The Sad Lesson of Alan Hart

Sailing against a strong prevailing wind is not easy, certainly not like breezing along with the wind to your back. Author Alan Hart discovered that truth in criticizing Israel’s treatment of the Palestinians, but his acceptance of defeat should not stop others from advocating for truth and justice, says Lawrence Davidson.

By Lawrence Davidson

Alan Hart is an author and a journalist, the former Middle East Chief Correspondent for Britain’s Independent Television News and a former BBC Panorama presenter whose beat was the Middle East. He has written a number of books, including Arafat: Terrorist or Peacemaker? (1984) and the three-volume Zionism: The Real Enemy of the Jews (2009-2010).

He is also a longtime activist for various causes, particularly his three-decade struggle on behalf of justice for the Palestinian people.

Volume One of Alan Hart’s trilogy, “Zionism: The Real Enemy of the Jews.”

On April 25, Alan Hart literally turned in his resignation letter. In it he states, “I am withdrawing from the battlefield of the war for the truth of history as it relates to making and sustaining of the conflict in and over Palestine.” Why did he do this? In Hart’s opinion, the struggle for justice in Palestine is “mission impossible.” [See’s “Pursuing Truth about Israel/Palestine.”]

The information/propaganda war between Zionists and those, such as himself, supporting the Palestinians (which, in any case, had always been “the most asymmetric of all information wars”) is lost. He notes that the Western media still follow a Zionist line and asserts that most of the Western populations remain either pro-Israel or indifferent to the Israeli-Palestinian struggle.

Hart blames this alleged Zionist victory in the propaganda war on a lack of financial support for those trying to write and speak out for Palestinian justice, and contrasts their plight to the situation of the Zionist writers and advocates, who enjoy almost unlimited funds.

Hart feels it is mainly wealthy Palestinians and other Arabs who have failed to support pro-Palestinian activists. These wealthy Arabs have failed to step forward because they either are afraid of Zionist retribution that would damage their businesses or careers, or are afraid of their own Arab governments, which do not want trouble with Israel because of assertive actions by pro-Palestinian wealthy citizens.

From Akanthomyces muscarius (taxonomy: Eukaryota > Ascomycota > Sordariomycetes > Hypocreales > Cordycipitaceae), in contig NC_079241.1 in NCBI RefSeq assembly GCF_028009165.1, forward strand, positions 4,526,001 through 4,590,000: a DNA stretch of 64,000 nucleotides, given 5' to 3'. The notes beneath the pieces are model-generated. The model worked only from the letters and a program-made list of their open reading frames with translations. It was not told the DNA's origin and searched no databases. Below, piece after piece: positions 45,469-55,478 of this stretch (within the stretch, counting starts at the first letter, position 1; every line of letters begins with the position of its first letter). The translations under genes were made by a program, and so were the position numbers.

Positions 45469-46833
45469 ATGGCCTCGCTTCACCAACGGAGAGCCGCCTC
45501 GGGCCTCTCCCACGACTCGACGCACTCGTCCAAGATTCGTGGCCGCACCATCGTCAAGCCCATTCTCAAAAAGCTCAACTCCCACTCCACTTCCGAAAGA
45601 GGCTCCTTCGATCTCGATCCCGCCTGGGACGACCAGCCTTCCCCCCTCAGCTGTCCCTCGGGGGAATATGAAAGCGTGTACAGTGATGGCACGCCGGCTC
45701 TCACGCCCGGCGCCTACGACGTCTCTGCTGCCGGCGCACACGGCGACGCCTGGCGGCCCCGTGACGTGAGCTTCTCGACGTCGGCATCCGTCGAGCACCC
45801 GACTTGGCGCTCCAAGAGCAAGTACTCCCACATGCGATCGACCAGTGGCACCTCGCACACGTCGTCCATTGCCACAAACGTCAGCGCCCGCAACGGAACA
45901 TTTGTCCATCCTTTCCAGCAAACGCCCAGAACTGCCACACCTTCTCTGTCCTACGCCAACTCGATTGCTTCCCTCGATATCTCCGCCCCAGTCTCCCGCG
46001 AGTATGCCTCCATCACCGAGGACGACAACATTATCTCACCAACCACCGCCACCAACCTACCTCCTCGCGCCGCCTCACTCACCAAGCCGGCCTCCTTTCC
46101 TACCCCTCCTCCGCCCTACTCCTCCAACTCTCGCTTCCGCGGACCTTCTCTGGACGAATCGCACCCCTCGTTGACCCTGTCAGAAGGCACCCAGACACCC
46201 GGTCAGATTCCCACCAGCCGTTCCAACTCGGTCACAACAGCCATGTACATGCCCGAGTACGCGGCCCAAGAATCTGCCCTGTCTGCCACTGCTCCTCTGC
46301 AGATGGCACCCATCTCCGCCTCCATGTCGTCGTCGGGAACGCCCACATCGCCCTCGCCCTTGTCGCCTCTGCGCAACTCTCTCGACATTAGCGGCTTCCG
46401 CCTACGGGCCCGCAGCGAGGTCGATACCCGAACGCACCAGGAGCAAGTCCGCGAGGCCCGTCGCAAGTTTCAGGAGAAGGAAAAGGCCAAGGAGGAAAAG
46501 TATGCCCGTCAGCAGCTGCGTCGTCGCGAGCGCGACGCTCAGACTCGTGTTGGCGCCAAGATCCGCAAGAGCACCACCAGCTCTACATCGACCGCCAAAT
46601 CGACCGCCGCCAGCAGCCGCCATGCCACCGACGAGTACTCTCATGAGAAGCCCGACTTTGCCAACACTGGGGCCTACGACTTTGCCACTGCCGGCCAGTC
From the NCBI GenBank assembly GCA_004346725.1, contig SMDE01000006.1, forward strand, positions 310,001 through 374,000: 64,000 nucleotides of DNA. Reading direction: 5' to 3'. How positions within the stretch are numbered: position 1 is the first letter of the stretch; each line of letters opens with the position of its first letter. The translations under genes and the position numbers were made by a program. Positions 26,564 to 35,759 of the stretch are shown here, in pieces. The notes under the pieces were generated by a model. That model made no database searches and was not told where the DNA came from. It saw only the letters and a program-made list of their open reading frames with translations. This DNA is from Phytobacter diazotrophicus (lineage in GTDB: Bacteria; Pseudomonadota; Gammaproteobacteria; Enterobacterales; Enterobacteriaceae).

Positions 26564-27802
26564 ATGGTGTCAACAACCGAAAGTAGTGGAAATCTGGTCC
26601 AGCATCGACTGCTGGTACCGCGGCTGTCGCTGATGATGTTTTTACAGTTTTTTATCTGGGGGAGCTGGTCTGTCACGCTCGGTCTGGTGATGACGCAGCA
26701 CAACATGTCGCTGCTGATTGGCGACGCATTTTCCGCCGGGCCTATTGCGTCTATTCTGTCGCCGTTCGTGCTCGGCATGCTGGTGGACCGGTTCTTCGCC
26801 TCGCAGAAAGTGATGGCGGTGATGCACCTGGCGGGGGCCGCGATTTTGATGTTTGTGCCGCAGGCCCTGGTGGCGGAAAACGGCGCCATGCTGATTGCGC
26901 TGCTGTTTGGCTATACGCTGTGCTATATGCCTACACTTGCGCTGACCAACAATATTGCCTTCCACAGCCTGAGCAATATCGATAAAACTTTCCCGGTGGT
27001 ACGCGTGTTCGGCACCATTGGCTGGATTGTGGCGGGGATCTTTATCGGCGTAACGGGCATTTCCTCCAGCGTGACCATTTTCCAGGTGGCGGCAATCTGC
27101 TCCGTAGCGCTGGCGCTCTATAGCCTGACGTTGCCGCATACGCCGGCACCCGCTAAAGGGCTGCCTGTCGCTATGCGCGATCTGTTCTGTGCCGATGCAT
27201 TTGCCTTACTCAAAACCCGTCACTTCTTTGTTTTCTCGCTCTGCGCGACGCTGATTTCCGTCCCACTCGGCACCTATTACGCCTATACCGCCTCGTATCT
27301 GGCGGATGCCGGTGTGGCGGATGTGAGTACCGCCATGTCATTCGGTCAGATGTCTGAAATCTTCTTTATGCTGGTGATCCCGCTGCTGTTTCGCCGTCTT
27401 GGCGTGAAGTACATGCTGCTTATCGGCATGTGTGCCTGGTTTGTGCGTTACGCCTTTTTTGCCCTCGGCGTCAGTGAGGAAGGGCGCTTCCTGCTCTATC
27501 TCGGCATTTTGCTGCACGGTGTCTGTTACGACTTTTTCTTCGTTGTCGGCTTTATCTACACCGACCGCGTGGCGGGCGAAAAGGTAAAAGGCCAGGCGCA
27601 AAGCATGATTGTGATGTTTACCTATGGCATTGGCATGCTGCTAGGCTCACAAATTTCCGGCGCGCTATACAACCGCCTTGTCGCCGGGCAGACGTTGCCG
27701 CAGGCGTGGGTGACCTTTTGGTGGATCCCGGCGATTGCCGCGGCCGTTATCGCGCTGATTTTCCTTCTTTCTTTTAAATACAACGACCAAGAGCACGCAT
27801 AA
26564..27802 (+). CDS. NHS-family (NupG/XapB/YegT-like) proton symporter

Hart’s Plight

With all due respect to Mr. Hart, who certainly does deserve our respect, I can’t help asking myself whether his assessment of this “war for the truth of history” is objectively true or an expression of personal disappointments. According to his own explanation, his decision to leave the struggle is connected to the fact that Arab publishers and media failed to financially support and promote his recent book Zionism: The Real Enemy of the Jews.

This was a great disappointment to him because the Arab media had serialized his prior work on Yasser Arafat and this had brought him “a significant income.” He had obviously made the assumption that the situation would repeat itself.

So strong was that expectation that, as Mr. Hart tells us in his resignation statement, he made certain decisions, such as mortgaging his property in order to support the production of the Zionism study, which have now brought him into financial distress. Hart appears to see the failure of Arab money to come to his assistance as indicative of Arab failure to support the Palestinian cause.

As disappointing as the Arab failure to promote Hart’s important work on Zionism may be, it is not accurate to conclude, as Hart does, that most wealthy Arabs “do not care about the occupied and oppressed Palestinians.” Before the first Iraq war, both public and private Arab money generously supported the PLO. Yasser Arafat’s attempt to mediate that conflict and prevent a war against Iraq stopped most (but never all) of that support.

Whether the wealthy Arabs could now do much more is another question. However, and this is an important point, this is not the same question as to whether Western supporters of the Palestinian cause should or should not give up.

Hart is correct that in the past 30 years supporters of Palestinian justice have not been able to create the necessary critical mass of public opinion to change the policies of national governments. However, that does not mean there has been no progress. It does not mean this is a lost cause.

I, too, have been a strong supporter of the Palestinians for decades, and I have seen a tremendous difference over time. Thirty years ago you could not critically raise the subject of Israel in public, and thus the Zionists had a monopoly on the entire history of this issue. That is emphatically not the case today.

Despite Alan Hart’s unfortunate experience, the fact is that, at a popular level, the Zionists have lost control of the Palestine narrative. There are other real positive signs in this struggle that Hart fails to mention, including the progress of the Boycott Divestment and Sanctions (BDS) movement; the continuing maturation of counter-lobbies, particularly in the United States; and the growing worldwide recognition of Israeli criminality, which has slowly increased that country’s sense of isolation. In other words, there is more to this than the Arab failure to support Mr. Hart’s latest work.